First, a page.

India downplays impact of U.S. GSP withdrawal

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Centre keen to continue talks as it still has 60 days before the rule takes effect

The Indian government on Tuesday downplayed the effect of the U.S. decision to withdraw trade concessions granted to India under the Generalised System of Preferences (GSP), with Commerce Secretary Anup Wadhawan saying that the impact would amount to only $190 million on the value of $5.6 billion in exports to the U.S. that fall under the GSP category.

Sources in the Ministry of External Affairs, however, said that the government would continue to talk to the U.S. during the 60-day period after which the GSP withdrawal would come into effect, in an effort to work out a deal.

The U.S. Trade Representative office on Tuesday morning (Indian Standard Time) said that it had decided to withdraw the GSP status for India and Turkey at the direction of U.S. President Donald Trump following India’s “failure to provide the United States with assurances that it will provide equitable and reasonable access to its markets in numerous sectors.”

“The withdrawal of GSP benefits to India will have a minimal and moderate impact,” Mr. Wadhawan said at a press conference.

“The total GSP benefits amount to about $190 million on exports of $5.6 billion [that fall under the GSP category].”

‘Unacceptable’ requests

“We had worked out a meaningful package that covered the U.S. concerns but they made additional requests which were not acceptable at this time,” he added. “The GSP system is envisaged as a non-reciprocal benefit to developing countries.”

“Ours is not a systemic problem,” the Ministry of External Affairs official said. “Our efforts were to find a reasonable package and a balance between the two sides. There were a number of areas [in which] we were willing to bring U.S. products into the Indian market. In some cases, there were genuine cultural concerns like dairy products, where too we were trying to see how we could work with them.”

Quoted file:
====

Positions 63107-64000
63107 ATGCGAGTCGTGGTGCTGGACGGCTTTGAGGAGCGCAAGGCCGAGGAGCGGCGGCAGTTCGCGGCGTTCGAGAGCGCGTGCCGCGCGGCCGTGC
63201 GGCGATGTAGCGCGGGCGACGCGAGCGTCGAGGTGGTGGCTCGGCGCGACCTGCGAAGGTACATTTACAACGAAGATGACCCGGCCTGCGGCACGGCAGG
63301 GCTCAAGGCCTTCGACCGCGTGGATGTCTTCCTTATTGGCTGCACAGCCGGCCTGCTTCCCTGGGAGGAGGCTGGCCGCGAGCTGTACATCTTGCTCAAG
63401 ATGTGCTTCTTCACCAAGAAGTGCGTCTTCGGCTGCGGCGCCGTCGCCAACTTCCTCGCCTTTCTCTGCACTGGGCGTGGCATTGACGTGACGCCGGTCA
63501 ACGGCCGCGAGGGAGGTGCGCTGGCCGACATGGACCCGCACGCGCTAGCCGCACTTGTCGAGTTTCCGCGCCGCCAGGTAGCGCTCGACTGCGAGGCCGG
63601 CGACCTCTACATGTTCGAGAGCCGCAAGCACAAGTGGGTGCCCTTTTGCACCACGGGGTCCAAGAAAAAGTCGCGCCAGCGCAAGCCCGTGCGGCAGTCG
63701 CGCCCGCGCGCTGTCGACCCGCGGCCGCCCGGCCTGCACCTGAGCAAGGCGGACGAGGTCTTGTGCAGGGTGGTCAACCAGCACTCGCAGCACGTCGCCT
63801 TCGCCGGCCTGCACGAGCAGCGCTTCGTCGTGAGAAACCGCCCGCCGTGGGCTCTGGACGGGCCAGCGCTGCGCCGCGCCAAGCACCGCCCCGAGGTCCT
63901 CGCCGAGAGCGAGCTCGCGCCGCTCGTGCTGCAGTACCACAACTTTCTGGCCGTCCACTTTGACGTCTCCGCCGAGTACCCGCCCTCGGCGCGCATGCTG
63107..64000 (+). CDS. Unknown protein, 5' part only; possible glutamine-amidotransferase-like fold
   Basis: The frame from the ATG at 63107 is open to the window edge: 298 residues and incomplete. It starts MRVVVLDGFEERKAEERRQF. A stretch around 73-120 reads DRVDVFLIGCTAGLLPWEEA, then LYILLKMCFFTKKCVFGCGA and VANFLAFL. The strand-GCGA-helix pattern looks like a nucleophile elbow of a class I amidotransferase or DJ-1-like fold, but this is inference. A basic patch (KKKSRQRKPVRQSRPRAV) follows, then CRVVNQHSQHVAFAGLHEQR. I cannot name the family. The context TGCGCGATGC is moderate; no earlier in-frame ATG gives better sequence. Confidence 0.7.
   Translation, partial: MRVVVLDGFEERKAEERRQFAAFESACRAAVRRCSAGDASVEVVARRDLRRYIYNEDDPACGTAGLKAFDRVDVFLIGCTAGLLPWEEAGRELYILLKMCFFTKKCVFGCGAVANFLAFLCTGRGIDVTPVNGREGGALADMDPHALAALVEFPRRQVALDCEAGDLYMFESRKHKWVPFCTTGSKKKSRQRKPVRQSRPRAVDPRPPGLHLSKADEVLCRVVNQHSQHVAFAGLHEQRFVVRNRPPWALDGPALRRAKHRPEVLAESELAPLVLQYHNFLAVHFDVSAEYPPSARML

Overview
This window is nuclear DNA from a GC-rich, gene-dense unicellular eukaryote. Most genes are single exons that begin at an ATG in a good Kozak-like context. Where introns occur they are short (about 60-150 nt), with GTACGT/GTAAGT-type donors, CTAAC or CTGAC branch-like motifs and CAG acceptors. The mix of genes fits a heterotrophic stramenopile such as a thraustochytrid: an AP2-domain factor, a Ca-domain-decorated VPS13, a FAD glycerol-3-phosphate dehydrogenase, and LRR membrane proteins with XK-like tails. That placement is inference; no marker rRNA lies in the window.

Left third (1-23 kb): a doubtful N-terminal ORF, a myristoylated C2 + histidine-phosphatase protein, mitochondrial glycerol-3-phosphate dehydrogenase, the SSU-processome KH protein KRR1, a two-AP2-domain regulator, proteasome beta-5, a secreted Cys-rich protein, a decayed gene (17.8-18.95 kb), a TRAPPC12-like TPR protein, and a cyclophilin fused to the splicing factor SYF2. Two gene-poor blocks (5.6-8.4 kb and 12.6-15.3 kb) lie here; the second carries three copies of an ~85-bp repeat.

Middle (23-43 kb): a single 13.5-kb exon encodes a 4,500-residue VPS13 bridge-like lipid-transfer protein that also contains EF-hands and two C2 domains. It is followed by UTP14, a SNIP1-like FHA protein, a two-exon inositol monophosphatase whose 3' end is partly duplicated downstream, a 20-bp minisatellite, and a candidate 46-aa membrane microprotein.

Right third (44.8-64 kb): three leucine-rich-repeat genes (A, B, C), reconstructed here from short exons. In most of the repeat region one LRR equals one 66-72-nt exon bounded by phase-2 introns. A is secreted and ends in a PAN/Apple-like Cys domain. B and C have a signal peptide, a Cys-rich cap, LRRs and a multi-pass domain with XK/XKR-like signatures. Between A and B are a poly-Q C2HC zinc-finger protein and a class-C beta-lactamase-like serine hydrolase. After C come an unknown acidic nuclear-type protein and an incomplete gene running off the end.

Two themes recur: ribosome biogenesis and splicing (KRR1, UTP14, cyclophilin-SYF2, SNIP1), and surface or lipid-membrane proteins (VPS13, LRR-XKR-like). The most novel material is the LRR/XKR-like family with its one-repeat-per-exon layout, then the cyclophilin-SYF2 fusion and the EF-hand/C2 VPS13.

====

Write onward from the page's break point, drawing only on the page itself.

“Evidently, all the flexibility we showed did not meet their requirements,” the official added. “We are still in discussion and will continue to talk to them. There is agreement on a very substantial package, but some issues where for domestic reasons on both sides flexibility was not possible. While they have initiated this, there are still 60 days left.” Mr. Wadhawan added that India was still in talks with the U.S. on the higher import duties that the country charges on steel and aluminium, and said that India was still reviewing whether it would impose retaliatory tariffs or not.

Deadline postponed

The government had, in the middle of last year, decided the list of items on which it would impose retaliatory tariffs but has since then postponed the deadline of implementation six times. The latest deadline is April 1, 2019.

“The U.S. needs to keep in mind that for the second consecutive year, their exports to India have climbed by 30% in the past year,” the MEA official said.

“Surely that counts for something, particularly in a depressed global scenario. By kicking in the GSP review, the trade package has been shelved, but if they would like to pick up the conversation on that, we are ready,” the official said.

By U.S. statute, the changes to the GSP status cannot take effect until at least 60 days after the notifications to the U.S. Congress and the Government of India, and will be enacted by a Presidential Proclamation.

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